Mass murder on a small scale

I went to a funeral last week. A dear lady, mother of a very old and close friend, died aged 89 after a full life and short illness. A life well lived by a woman who was always smiling when I met her.

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Her son, I met at university, the new boyfriend of the Textiliste’s flatmate. We met at breakfast, as you do, a little dishevelled and, being 19 and male, competing over the cereal packet.

A couple of years later, he and his girlfriend were living in a flat overlooking Poultney Weir in the centre of Bath. The Textiliste and I had just moved to London and the reason for our visit was a party – not sure if there was any reason for the party. But if there was a party we were there.

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It being the West Country, and with them being students the alcohol de jour was a rather acrid cider that did to one’s stomach lining what napalm does to the outer skin.

The party itself, since those were the days when I still partook of the occassional half pint is a bit of a blur. However I do remember waking to a vicious Sunday morning sun streaming into the room where I was communing with a rather tacky piece of carpet. I need a pee and a large tureen full of cold water so stumbled towards the kitchen. I woke some one – history does not relate who – as I went – I probably trod on him – and while I emptied he went to refill. It was then I heard a sort of belch-come-scream.

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He was standing outside the kitchen looking like an extra from Poltergeist and shivering. ‘Wasps’ was all he managed to say before locking himself in the loo.

I opened the kitchen door to a throbbing, buzzing nightmare. Every sticky surface, and every surface was sticky, was covered in a rippling carpet of wasps. It was like watching a bunch of ten year olds who had been told they had fifteen minutes to eat as much chocolate as they could.  They were utterly demented.

I remembered that summer morning and that madness, as I let Dog out into the garden the night after the funeral. We have a routine. Before I shut the house down for the night, I open the backdoor and, while he goes for  pee, I  stand just outside the back door, encouraging his late night relief. Normally I don’t follow him but this time I did, onto the path. It had rained a while before and everywhere had a sheen in the moonlight. The air was crisp too after being cooped up indoors all evening. In taking those steps, there was a crunch. The another. While I turned about I managed to crush perhaps a dozen snails, perambulating happily in the cool night air.

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I can’t say I love snails. Not even nodding acquaintances really. Like slugs they decimate various plants I hold dear. We battle for the glory that are our hostas (a few are displayed in this post).  But recently I’ve found it difficult to randomly and brutally crush them. Once maybe but not these days. I’m happier tossing them over the fence and waiting for them to walk home. That at least allows both of us a chance in the game.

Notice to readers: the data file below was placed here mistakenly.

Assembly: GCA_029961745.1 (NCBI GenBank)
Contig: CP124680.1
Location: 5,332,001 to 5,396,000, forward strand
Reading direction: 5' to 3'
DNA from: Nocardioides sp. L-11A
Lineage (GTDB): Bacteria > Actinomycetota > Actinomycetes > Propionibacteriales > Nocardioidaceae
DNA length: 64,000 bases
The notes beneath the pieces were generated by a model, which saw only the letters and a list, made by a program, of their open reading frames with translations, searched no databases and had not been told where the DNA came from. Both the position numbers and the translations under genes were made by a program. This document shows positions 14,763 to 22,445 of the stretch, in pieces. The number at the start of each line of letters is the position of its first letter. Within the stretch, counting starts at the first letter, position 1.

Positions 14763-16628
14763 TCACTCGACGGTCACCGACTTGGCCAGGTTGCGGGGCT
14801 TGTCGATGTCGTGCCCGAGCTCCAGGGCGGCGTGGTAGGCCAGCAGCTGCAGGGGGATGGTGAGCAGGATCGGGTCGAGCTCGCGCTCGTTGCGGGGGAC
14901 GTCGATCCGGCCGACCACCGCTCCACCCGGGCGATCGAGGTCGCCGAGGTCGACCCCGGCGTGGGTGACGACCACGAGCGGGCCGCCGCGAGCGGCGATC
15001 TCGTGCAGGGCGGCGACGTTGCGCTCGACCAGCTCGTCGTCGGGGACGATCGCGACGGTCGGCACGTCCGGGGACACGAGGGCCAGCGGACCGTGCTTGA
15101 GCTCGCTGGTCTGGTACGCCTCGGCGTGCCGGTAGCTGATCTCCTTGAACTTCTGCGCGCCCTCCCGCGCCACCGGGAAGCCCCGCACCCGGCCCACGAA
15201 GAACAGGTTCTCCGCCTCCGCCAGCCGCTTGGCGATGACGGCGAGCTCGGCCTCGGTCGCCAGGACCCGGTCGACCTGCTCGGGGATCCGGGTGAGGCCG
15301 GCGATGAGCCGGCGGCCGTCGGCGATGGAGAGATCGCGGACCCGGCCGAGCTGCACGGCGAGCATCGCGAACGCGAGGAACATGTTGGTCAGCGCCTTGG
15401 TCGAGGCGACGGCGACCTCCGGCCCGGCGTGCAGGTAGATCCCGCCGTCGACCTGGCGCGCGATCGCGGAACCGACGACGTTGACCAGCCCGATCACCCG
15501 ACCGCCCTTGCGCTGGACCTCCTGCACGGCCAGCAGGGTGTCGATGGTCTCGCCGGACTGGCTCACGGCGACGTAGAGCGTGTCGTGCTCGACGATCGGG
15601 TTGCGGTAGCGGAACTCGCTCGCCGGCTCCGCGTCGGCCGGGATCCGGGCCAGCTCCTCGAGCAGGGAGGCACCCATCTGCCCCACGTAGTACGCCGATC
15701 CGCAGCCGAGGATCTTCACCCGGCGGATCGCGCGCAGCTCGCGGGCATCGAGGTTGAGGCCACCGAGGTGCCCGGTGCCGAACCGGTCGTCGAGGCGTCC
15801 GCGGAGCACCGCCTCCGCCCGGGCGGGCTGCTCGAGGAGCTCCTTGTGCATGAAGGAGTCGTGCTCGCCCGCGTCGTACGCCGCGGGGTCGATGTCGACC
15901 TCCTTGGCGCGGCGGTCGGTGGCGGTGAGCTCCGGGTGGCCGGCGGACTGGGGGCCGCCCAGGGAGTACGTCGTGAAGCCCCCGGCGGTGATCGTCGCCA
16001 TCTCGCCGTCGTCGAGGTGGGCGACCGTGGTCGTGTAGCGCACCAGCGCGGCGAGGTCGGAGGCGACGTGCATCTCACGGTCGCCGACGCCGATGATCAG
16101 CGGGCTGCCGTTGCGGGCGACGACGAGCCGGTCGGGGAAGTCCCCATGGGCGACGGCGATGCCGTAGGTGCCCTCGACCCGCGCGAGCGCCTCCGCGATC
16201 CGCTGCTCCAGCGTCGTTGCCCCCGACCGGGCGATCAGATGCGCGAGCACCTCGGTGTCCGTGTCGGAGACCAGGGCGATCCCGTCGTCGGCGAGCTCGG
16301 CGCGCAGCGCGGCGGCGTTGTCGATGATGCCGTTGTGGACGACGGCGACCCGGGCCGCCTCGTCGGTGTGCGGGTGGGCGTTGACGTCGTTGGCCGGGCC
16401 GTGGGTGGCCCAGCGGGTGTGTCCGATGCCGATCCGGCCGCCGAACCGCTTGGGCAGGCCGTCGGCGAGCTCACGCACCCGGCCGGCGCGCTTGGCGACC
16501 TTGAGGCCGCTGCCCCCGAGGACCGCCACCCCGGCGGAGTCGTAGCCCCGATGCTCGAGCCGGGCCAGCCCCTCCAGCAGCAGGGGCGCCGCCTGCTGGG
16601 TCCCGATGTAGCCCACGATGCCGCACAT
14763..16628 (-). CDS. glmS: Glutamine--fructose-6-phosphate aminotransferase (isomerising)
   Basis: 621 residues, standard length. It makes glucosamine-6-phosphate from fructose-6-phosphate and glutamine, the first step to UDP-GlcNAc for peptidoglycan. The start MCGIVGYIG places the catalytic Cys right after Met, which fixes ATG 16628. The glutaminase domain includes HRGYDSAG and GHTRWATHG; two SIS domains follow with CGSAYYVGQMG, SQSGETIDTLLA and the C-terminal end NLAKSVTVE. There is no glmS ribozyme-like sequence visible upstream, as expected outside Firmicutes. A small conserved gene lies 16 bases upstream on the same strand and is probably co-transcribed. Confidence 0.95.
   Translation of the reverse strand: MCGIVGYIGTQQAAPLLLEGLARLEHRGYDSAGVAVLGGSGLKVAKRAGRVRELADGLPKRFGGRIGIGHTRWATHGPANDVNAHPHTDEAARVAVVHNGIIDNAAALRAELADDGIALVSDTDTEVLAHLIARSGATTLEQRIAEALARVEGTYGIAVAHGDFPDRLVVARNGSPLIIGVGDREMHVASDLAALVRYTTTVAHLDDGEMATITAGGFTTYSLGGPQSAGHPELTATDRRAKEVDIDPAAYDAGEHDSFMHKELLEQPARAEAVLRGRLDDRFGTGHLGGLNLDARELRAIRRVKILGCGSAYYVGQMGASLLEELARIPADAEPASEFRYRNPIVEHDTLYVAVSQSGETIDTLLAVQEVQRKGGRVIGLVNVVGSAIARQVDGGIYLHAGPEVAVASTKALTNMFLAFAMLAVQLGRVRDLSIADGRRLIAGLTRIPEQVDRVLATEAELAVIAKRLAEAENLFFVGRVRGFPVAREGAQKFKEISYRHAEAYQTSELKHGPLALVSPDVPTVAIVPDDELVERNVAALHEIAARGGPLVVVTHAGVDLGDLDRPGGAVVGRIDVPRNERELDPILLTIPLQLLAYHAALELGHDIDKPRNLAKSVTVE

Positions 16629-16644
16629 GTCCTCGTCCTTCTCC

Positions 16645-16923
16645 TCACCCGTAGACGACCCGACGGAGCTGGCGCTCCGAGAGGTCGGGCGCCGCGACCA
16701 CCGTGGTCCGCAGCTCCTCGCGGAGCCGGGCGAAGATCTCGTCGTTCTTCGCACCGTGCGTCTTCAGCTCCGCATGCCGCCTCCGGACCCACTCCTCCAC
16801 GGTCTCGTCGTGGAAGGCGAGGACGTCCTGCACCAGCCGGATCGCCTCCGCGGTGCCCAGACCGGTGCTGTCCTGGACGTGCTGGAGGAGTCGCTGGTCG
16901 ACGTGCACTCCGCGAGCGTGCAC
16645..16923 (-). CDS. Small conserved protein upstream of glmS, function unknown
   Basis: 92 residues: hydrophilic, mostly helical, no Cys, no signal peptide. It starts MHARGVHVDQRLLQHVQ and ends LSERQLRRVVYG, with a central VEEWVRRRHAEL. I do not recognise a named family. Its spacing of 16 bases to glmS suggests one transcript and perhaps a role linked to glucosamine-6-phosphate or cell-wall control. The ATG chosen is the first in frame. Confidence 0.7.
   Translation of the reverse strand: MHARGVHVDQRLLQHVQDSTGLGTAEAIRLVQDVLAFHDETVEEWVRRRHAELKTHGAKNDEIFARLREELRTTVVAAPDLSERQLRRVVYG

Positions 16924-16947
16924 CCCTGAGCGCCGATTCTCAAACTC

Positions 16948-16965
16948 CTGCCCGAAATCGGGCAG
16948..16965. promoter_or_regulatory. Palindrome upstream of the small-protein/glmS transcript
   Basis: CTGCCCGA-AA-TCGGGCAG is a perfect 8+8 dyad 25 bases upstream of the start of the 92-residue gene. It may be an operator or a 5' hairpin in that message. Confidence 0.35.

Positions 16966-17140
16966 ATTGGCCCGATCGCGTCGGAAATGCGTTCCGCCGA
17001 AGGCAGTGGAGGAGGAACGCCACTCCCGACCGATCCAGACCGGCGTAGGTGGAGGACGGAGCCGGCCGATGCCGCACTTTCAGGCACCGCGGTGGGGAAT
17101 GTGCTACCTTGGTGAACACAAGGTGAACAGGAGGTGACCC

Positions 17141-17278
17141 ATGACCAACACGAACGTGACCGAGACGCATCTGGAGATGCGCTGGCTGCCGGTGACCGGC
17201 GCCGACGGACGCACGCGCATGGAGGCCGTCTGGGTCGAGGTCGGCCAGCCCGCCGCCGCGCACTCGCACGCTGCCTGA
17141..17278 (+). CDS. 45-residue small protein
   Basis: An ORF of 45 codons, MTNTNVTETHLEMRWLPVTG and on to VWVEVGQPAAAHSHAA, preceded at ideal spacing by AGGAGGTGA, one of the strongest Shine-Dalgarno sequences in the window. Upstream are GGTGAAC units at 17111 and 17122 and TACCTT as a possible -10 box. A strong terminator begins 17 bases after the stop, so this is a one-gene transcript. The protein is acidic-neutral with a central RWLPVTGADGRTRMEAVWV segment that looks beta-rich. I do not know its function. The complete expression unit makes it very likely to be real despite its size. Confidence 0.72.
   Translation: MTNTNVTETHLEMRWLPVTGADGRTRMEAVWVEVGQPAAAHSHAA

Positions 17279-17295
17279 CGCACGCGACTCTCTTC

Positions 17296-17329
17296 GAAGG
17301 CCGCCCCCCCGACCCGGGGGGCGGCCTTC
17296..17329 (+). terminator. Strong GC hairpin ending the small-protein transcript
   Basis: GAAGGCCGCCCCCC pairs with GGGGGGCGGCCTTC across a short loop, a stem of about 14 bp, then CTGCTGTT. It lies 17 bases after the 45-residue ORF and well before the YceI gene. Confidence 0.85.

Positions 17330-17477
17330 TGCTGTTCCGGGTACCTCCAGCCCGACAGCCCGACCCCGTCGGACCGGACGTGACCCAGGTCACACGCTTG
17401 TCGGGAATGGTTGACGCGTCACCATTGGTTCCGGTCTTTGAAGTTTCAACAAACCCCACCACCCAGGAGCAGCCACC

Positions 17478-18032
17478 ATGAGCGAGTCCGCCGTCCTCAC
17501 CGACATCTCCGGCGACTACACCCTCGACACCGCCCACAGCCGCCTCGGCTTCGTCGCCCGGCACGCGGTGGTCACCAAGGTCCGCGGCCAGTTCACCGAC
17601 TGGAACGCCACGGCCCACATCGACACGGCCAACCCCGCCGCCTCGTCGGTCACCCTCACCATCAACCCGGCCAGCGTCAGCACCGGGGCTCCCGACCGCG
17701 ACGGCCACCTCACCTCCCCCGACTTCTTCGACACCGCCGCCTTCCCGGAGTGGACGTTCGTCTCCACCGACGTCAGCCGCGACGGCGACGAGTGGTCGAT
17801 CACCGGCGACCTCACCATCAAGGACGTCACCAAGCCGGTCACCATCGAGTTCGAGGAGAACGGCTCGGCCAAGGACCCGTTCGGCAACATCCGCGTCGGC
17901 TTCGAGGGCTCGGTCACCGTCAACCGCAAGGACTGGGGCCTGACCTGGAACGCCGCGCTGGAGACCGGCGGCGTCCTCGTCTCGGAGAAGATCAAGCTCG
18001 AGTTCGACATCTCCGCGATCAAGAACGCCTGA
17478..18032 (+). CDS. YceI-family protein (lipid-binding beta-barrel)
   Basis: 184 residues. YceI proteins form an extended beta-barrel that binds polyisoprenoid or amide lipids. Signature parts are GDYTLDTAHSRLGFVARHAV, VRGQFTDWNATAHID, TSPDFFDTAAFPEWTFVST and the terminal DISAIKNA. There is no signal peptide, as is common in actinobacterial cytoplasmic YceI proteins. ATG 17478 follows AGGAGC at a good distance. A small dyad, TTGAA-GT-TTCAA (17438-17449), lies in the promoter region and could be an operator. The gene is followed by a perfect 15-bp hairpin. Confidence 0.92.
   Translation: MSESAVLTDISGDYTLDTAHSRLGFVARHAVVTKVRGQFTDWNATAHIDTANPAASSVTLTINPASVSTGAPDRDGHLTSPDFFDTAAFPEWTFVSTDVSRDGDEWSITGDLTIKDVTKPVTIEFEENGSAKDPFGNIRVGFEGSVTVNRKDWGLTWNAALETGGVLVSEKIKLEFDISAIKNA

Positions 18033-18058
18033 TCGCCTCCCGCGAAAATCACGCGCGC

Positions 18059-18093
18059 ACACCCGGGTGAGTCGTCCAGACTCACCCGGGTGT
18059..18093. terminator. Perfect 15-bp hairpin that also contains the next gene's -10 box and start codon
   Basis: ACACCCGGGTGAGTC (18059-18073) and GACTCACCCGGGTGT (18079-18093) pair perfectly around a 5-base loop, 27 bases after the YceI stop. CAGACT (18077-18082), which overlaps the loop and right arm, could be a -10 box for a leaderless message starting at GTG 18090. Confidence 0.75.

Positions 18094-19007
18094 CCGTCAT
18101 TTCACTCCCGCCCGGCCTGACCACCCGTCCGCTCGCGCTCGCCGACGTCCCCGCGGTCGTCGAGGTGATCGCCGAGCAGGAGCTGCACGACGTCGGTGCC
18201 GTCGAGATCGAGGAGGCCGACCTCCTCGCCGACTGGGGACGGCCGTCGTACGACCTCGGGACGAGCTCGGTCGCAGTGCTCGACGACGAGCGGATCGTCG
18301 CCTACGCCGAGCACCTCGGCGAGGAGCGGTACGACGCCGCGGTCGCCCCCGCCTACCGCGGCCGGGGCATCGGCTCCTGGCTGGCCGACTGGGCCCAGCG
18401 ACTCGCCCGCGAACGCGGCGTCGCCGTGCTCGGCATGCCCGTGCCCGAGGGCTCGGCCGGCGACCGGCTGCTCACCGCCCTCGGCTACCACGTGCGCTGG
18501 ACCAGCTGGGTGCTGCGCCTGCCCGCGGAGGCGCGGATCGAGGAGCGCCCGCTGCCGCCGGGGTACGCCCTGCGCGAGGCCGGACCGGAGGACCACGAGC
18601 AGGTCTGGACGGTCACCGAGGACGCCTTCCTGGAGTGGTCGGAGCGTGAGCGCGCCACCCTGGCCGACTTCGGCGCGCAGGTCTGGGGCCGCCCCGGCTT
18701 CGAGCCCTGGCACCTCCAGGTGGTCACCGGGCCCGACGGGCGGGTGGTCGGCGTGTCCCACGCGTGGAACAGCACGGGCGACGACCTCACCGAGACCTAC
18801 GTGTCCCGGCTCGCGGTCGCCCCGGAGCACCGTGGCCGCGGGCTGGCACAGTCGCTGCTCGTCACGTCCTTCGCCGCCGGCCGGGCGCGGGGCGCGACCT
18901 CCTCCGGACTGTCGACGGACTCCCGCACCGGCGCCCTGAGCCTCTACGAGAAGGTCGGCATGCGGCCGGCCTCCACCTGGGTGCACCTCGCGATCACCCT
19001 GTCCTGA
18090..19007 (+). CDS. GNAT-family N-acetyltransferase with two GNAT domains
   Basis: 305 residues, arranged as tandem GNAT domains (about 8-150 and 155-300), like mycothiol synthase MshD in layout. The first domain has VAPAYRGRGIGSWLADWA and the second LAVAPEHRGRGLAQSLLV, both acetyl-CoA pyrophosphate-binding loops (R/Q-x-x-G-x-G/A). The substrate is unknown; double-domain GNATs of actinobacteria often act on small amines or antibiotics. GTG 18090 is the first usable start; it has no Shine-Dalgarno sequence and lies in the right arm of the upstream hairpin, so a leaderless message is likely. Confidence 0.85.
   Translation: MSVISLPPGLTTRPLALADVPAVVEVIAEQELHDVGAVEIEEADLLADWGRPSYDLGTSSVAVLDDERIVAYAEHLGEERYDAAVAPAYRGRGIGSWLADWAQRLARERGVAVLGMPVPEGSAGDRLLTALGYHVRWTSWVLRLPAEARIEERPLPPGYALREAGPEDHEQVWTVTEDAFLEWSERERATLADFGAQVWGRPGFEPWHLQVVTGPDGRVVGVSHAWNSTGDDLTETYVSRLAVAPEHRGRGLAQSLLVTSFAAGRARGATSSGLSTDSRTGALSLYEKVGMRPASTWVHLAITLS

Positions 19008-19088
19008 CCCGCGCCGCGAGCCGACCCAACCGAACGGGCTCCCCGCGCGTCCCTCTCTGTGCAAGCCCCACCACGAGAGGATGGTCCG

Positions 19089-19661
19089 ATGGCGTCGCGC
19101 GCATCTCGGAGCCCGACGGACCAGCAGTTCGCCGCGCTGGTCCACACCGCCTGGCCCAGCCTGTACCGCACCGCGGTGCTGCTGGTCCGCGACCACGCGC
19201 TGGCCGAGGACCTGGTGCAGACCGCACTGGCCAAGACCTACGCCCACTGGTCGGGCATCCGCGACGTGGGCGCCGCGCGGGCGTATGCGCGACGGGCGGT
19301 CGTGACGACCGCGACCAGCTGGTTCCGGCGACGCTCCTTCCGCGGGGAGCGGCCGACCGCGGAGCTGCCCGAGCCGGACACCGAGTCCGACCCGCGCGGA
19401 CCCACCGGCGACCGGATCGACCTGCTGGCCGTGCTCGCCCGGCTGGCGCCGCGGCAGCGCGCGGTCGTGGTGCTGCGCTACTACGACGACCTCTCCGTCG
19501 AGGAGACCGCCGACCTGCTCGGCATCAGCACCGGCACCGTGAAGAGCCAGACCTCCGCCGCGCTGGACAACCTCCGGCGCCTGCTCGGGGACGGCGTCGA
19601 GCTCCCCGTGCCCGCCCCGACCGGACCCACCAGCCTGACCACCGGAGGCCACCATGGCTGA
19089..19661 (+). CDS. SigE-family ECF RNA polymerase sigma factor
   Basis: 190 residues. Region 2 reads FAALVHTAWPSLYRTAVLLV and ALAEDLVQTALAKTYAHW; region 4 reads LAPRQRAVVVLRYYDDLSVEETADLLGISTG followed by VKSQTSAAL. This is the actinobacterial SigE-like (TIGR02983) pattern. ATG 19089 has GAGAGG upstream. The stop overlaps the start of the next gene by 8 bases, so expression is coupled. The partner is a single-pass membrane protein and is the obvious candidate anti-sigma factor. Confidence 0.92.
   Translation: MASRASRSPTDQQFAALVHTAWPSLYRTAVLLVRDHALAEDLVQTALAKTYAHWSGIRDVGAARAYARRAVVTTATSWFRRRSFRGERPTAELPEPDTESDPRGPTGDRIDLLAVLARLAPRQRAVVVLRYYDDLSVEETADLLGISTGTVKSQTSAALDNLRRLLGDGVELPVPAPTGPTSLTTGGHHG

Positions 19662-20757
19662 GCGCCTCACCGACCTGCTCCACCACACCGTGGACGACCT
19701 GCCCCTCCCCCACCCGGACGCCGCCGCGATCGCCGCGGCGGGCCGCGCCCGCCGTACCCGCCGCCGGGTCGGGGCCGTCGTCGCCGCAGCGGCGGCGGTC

Back in Bath, I stared at this audition for the latest John Carpenter movie: Wasp! I didn’t then and I don’t now have a ‘thing’ about wasps or their stings. I don’t court them but I’m not neurotic about them. But I was pretty sure there would be those among the sleeping hoards still fermenting apple juice into explosive hangovers who would be terrified and far from understanding. So I tied a tea towel round my mouth and nose, shut the door and with another tea towel (soaked in the approved fashion for bringing a welt to a naked backside – one of the highly prized skills taught at British schools that aspired to be private but weren’t, circa 1968) I entered the fray.

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Thirty-five years have taught me that you can deal with things like wasps in a slow and methodical way, easing them out of the way, even if they are feeding greedily.  If I had entered that room today my approach would be very different. But in 1979/80 I lashed out. By the time the others came into the kitchen it was clear and the waste bin full of wasp carcasses. I regret now to admit I actually enjoyed it. I kind of gloried in the briefly held reputation as Waspslayer.

The lady who died wasn’t sentimental; she had the most fabulous English cottage garden in the fold beneath the Sussex downs and I’m sure she waged war on bugs and beasties that might try and thwart her gardener’s plans. But she lived a full life without some maniac belabouring her about the bonce with a wet cloth while she supped on her lunchtime martini. Why not the snail and the wasp too?

In future I will try harder to live and let live whoever or whatever I come across in whatever circumstance (well, apart from blackfly on my broad beans, of course)

About TanGental

My name is Geoff Le Pard. Once I was a lawyer; now I am a writer. I've published three books - Dead Flies and Sherry Trifle, My Father and Other Liars and Salisbury Square. In addition I published an anthology of short stories, Life, in a Grain of Sand this summer. A fourth book will be out soon. This started life as a novel in a week on this blog and will follow later this year. I blog about all sorts at geofflepard.com and welcome all comments. These are my thoughts and no one else is to blame. If you want to nab anything I post, please acknowledge where it came from.
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26 Responses to Mass murder on a small scale

  1. Ali Isaac says: